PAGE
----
Brain Aneurysm: Symptoms & Signs

Medically Reviewed on 9/10/2019

A brain aneurysm is a bulging area within the wall of an artery that supplies the brain. In most cases, brain aneurysms do not produce symptoms. In some cases, the aneurysm may cause symptoms by pushing on other areas of the brain. Depending on the size of the aneurysm and the area involved, these symptoms can include

  • headaches,
  • neck pain,
  • blurred vision, and
  • speech changes.

When a brain aneurysm ruptures, there is bleeding within the brain. Symptoms of a ruptured brain aneurysm come on suddenly and include a severe, sudden headache that is different from other headaches an individual has experienced. Other symptoms of rupture are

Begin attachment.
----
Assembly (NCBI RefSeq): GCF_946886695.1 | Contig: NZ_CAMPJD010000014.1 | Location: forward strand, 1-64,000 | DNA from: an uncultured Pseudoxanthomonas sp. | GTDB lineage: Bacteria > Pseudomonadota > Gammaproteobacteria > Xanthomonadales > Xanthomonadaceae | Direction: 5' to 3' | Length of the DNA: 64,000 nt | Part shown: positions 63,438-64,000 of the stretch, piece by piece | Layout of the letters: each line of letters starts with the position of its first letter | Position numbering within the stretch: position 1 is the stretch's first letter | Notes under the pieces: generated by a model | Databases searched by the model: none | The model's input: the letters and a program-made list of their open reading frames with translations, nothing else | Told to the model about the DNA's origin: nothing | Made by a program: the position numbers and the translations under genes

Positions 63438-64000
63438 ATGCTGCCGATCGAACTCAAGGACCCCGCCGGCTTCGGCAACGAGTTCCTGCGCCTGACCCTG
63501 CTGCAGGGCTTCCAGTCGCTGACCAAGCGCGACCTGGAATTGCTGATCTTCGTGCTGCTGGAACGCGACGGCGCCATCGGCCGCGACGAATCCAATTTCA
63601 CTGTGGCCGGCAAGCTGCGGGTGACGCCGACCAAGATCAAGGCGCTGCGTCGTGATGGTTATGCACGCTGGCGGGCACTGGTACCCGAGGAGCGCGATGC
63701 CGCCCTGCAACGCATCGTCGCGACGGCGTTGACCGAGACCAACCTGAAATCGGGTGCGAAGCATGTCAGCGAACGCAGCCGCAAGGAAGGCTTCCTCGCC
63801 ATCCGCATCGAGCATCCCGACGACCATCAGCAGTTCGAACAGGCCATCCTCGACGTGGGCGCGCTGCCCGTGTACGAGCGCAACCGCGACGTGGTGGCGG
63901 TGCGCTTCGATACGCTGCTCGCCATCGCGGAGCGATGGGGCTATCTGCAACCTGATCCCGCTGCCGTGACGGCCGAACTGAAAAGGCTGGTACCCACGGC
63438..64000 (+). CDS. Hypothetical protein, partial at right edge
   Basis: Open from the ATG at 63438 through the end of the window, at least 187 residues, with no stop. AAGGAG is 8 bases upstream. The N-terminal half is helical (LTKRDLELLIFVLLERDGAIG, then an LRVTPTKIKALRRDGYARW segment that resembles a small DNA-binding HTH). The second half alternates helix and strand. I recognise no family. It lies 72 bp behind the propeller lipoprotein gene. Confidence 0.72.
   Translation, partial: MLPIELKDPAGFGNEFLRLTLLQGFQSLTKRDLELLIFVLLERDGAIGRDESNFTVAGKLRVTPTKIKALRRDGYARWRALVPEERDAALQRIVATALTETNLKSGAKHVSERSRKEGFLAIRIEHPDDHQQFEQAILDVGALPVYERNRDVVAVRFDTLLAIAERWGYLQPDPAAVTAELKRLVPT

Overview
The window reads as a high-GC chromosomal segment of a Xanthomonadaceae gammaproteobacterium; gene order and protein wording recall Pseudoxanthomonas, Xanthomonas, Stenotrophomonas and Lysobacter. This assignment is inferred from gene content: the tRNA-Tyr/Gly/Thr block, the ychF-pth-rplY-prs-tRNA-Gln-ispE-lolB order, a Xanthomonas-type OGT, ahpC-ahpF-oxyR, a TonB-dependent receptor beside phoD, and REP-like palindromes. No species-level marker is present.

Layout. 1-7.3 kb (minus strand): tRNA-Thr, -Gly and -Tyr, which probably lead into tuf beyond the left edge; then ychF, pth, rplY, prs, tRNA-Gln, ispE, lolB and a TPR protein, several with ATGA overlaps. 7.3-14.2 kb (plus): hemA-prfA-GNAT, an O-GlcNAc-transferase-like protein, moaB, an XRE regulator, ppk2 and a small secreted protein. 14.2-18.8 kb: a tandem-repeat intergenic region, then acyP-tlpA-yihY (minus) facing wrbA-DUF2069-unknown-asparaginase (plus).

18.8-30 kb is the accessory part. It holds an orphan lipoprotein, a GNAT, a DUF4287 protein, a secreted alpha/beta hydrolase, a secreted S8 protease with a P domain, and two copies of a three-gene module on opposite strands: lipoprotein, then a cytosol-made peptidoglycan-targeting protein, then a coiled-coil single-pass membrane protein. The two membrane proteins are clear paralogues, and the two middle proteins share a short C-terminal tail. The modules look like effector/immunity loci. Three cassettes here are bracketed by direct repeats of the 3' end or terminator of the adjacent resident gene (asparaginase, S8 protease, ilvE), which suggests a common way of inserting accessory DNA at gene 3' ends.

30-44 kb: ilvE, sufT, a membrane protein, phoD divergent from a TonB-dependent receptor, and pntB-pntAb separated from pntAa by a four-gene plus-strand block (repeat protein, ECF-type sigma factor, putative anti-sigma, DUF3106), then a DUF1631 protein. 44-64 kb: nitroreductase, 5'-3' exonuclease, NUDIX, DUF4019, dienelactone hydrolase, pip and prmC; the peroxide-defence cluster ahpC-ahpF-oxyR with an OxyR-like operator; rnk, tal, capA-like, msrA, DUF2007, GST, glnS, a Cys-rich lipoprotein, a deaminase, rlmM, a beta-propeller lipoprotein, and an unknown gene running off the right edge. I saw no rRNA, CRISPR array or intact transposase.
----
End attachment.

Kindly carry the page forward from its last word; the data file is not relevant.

• neck pain,
  • sensitivity to light,
  • nausea,
  • vomiting,
  • seizures,
  • fainting,
  • dizziness, and
  • loss of consciousness.

A brain aneurysm is also known as a cerebral aneurysm or a cerebral artery aneurysm.

Causes of brain aneurysms

Many different conditions can cause aneurysms. In some cases, no cause can be identified. Other cases are caused by high blood pressure and atherosclerosis, trauma, heredity, and abnormal blood flow. Less common causes include infections of the artery wall. Tumors can also cause aneurysms to form. Drug abuse, especially cocaine, can cause weakening and inflammation of artery walls, increasing the risk of aneurysm.

Other brain aneurysm symptoms and signs

Medically Reviewed by a Doctor on 9/10/2019


Brain Food Pictures: What to Eat to Boost Focus See Slideshow

Health Solutions From Our Sponsors